Lincoln Financial Group is looking for opportunities in the high net worth market above and beyond its current provision.
Presently, the proposition of the brand offering to UK intermediaries consists of a whole of life product, a unit-linked bond and unit trusts and Isas.
Ian Noble, head of strategic partnerships, says following a massive shift from a direct sales to an intermediary distribution model, the company is now ready for a step up in terms of its market presence.
“We are actively pursuing opportunities,” Noble says about the company’s attitude both towards the products currently dominating its business and those for which it is not currently known.
However, he does not specify further what those opportunities may be, such as growth of the product range coming organically or through acquisition. The overall target remains advice-based protection sales, although the mortgage market is currently not being considered.
Noble stresses Lincoln traditionally has not blazed a trail into new sectors. For example, it did not leap into the pension term assurance (PTA) market this year as it saw little benefit regarding its own or its customers’ positions.
That said, it is also a case of “never say never”, Noble adds.
Noble believes the income protection market is an area being under-represented by the market.
“Most of us will earn £1m over our lifetimes, but how many of us actually protect that income?”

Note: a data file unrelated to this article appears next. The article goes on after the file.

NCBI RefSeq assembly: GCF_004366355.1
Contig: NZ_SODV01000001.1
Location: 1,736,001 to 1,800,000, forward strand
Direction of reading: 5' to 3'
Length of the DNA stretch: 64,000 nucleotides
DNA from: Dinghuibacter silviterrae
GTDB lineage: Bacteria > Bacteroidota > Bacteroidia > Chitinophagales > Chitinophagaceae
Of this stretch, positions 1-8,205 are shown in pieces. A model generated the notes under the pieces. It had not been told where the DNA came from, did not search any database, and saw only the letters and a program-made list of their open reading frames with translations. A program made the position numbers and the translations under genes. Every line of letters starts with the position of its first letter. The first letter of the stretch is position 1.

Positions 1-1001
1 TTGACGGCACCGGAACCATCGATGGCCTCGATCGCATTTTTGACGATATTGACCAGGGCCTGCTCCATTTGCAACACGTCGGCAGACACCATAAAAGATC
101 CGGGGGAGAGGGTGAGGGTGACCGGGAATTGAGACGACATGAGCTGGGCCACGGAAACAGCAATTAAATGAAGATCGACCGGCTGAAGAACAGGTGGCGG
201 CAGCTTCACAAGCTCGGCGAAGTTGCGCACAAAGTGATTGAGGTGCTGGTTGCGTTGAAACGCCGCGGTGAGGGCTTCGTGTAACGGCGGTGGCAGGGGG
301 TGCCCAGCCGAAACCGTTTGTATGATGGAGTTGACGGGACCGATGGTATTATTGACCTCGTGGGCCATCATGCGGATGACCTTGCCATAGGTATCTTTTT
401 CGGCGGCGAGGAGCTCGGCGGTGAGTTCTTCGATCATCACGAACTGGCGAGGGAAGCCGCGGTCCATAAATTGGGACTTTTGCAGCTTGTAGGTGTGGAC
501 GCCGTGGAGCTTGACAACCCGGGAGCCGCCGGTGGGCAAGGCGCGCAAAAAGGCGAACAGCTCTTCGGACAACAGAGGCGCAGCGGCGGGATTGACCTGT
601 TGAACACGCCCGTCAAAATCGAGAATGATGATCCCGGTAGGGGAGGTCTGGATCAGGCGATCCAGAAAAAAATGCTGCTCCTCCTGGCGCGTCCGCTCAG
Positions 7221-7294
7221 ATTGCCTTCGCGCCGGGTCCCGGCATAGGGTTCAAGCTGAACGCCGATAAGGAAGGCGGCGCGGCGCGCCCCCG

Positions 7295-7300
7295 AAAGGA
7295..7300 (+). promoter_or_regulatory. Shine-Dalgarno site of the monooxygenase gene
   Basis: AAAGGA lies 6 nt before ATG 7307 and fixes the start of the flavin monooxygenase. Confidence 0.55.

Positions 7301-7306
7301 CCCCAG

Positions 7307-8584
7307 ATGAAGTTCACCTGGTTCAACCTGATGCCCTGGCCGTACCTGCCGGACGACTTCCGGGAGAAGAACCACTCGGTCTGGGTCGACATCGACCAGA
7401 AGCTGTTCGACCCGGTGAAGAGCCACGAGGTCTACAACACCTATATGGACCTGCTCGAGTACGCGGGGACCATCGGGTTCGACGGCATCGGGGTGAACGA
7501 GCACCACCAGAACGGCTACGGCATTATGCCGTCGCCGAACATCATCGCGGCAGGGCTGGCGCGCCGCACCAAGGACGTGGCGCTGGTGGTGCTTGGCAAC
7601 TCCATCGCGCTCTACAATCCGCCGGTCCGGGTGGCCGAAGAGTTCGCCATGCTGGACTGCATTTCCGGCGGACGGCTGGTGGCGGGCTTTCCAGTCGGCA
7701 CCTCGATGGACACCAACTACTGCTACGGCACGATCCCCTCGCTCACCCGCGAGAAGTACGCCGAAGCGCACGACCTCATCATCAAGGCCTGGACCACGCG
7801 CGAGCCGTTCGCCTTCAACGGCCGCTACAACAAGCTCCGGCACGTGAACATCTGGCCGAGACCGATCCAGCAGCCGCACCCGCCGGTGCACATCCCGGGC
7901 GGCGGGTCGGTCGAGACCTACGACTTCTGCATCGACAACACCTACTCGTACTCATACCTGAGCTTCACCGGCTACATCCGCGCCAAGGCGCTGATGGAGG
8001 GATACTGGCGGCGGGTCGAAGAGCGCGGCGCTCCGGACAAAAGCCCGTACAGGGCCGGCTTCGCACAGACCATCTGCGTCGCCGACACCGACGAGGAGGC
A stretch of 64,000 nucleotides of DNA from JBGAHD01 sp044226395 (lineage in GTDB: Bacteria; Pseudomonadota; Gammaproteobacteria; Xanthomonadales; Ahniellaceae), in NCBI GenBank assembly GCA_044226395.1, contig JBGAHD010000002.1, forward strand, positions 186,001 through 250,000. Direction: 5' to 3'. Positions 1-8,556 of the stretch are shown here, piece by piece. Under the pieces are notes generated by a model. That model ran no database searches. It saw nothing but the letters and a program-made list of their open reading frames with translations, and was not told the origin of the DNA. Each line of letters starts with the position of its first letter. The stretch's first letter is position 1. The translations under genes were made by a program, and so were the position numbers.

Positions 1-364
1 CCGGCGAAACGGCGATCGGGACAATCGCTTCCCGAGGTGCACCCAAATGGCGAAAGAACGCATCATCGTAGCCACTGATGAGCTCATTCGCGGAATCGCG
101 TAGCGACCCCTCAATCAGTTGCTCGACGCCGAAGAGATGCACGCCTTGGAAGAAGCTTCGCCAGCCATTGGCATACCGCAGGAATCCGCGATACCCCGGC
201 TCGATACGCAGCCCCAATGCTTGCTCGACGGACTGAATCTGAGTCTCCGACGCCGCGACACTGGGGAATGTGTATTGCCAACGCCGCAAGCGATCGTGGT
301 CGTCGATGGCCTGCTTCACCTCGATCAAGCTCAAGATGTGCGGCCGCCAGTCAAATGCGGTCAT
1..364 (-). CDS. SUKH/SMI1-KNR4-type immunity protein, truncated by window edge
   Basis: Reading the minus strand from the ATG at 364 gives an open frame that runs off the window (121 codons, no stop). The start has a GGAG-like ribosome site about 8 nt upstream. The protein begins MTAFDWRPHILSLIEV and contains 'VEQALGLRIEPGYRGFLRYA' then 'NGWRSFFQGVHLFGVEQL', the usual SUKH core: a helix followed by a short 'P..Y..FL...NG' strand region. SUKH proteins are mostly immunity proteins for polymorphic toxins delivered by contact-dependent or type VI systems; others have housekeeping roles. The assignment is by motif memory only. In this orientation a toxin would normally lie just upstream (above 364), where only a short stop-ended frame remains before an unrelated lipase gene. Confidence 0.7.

TCF is another factor that will determine the development of the Lincoln proposition. Noble says this should be seen as a possible differentiator and route to take to improve business opportunities.
Issues such as service levels are seen as key in the high net worth market of 40-70-year-olds Lincoln targets - although customer satisfaction levels should not be confused with benchmarking TCF adoption through organisations, Noble warns.
Portal distribution is another important factor, and TCF will play its part here too, Noble believes, meaning until the FSA starts fining either providers or intermediaries on TCF matters after the regime comes into force next March, it is difficult to know exactly where the regulatory line is drawn in all instances.
This is why the firm is so keen to ensure “everyone from the tea lady to the chairman are aware of the implications.”
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